Recently, Roxham Road has caused significant tension between Ottawa, Québec and the U.S. because of an influx of migrants entering Canada since 2017.

Québec's provincial government recently asked Ottawa to offload migrants to other jurisdictions after it fielded complaints that the migrant surge strained its social support and healthcare systems.

In June 2022, the feds began redistributing illegal immigrants from Québec to Ontario cities to reduce the "pressure on publicly funded services and accommodation in Quebec," including thousands to Niagara Falls and Windsor since January 2023.

In 2020, the region estimated it would need 20,000 additional affordable housing units by 2041 to meet growing demands before the influx of illegal immigration came to the region.

On welcoming an additional 15,000 migrants to Canada, Legault said, "I think we have done our part. I think there is a catch-up to be done so that there are more in the other provinces."

Niagara Falls Mayor Jim Diodati said his community wants to see the federal government move the occupants elsewhere in a "Team Canada approach."

In Ottawa, the leader of the Bloc Québécois, Yves-François Blanchet, was outraged to learn of the time between the signing of the agreement and its entry into force, which he considers "politically and humanitarianly scandalous."

The Bloc spokesman for immigration, Alexis Brunelle-Duceppe, reiterated that "there are, however, many questions left before we rejoice," including how the authorities will determine when a person has crossed the border and how they will apply the 14-day deadline.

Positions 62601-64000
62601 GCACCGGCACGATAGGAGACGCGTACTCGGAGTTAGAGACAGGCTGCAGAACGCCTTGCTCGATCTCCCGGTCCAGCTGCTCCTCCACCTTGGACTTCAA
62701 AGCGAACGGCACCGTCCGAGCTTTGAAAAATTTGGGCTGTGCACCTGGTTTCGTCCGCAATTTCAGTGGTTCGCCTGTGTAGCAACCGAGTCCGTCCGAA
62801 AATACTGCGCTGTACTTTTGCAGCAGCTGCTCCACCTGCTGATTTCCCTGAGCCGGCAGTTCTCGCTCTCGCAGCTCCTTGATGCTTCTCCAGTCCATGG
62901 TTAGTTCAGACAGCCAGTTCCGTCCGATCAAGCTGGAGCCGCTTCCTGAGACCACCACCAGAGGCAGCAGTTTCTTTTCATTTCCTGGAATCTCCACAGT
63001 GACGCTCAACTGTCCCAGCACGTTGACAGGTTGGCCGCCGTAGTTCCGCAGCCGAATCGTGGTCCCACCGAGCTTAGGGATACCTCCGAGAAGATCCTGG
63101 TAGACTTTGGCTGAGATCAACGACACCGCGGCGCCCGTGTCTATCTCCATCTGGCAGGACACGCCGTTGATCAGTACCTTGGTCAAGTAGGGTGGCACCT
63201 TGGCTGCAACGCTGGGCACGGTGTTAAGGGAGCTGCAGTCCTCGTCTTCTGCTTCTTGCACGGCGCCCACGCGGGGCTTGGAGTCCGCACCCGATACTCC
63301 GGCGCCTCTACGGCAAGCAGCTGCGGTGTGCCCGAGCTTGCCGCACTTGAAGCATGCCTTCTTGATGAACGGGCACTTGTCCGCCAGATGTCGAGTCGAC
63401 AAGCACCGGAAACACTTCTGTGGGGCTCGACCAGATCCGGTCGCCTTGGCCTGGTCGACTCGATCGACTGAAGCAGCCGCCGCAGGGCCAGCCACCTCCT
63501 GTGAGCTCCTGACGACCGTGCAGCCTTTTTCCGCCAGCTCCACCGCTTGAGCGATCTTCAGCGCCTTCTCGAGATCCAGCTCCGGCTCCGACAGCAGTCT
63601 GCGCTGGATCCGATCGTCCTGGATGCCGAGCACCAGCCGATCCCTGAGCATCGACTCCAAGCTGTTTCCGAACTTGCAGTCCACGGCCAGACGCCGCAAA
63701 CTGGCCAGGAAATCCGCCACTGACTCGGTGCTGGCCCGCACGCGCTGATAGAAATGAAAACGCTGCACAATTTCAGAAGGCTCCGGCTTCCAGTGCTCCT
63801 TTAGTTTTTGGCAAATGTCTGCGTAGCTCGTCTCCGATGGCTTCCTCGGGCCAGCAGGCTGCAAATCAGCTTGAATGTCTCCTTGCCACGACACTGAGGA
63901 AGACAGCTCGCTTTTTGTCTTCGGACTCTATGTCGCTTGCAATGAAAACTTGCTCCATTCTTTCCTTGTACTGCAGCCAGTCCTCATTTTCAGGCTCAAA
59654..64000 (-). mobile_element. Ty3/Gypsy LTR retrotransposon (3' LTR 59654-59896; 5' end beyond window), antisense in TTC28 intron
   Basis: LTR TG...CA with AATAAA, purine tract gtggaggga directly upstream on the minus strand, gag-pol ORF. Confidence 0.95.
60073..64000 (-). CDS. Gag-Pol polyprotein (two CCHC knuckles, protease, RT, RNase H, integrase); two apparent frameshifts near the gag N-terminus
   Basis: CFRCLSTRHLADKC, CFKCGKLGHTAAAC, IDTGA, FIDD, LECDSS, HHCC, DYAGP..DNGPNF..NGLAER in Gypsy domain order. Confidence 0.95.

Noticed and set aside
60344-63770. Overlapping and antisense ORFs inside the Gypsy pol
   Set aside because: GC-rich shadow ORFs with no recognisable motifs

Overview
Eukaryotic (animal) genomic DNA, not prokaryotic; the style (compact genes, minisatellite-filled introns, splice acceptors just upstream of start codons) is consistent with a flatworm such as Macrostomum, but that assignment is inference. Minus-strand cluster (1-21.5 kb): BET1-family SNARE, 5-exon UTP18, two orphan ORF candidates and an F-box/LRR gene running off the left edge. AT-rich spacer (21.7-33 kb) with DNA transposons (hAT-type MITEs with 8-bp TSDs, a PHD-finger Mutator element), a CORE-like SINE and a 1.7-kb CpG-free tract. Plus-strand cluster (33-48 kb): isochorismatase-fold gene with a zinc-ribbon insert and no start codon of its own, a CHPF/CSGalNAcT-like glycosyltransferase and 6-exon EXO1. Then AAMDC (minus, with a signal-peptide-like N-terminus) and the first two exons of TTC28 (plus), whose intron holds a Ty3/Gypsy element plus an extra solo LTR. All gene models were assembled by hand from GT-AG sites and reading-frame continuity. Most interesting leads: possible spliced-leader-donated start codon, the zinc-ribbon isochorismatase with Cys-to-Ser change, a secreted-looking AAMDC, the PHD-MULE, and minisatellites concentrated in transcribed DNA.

"I hope this agreement will work, and I don't know why the Prime Minister took so long to do it," reacted Conservative Party leader Pierre Poilievre, who also attributed the "problem with massive illegal migration" to Trudeau.

Poilievre has called on Trudeau to close Roxham Road since January, emphasizing "our system is now so slow and so broken."

"It is not legal to cross there. That is a reality," said the Official Opposition leader.

"If we are a real country, we have borders. And if this is a real prime minister, he is responsible for those borders," continued Poilievre. "He's had six years since the influx began. His job is to close the border, and we call him to do it."

Before the agreement became public, PPC leader Max Bernier said we could not save the world from chaos and strife. He added that Canada's first responsibility is its citizenry, as "it is a privilege to be Canadian."

"We at the PPC have a solution. We are not American — we won't build a wall — but we can build a fence and [instruct] the RCMP to do their job," said Bernier.

"We must stop [illegal] migration and ensure our borders are respected."

While he did not oppose those who seek refuge in Canada from persecution abroad, he clarified the importance of allowing "genuine refugees" to enter the country, which he claimed is not the case at Roxham Road.

Bernier tweeted Saturday that he has been asking Ottawa to close Roxham Road for four years. 

"They could have done it then. But it was part of Trudeau's mass immigration policies, so he left it open all that time."

"The government has allowed [tens of] thousands of illegal migrants [to] enter Canada and has spent hundreds of millions of dollars, and nothing has been done. Nothing has been resolved," he said in the House of Commons in 2019.

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  • By Alexandra Lavoie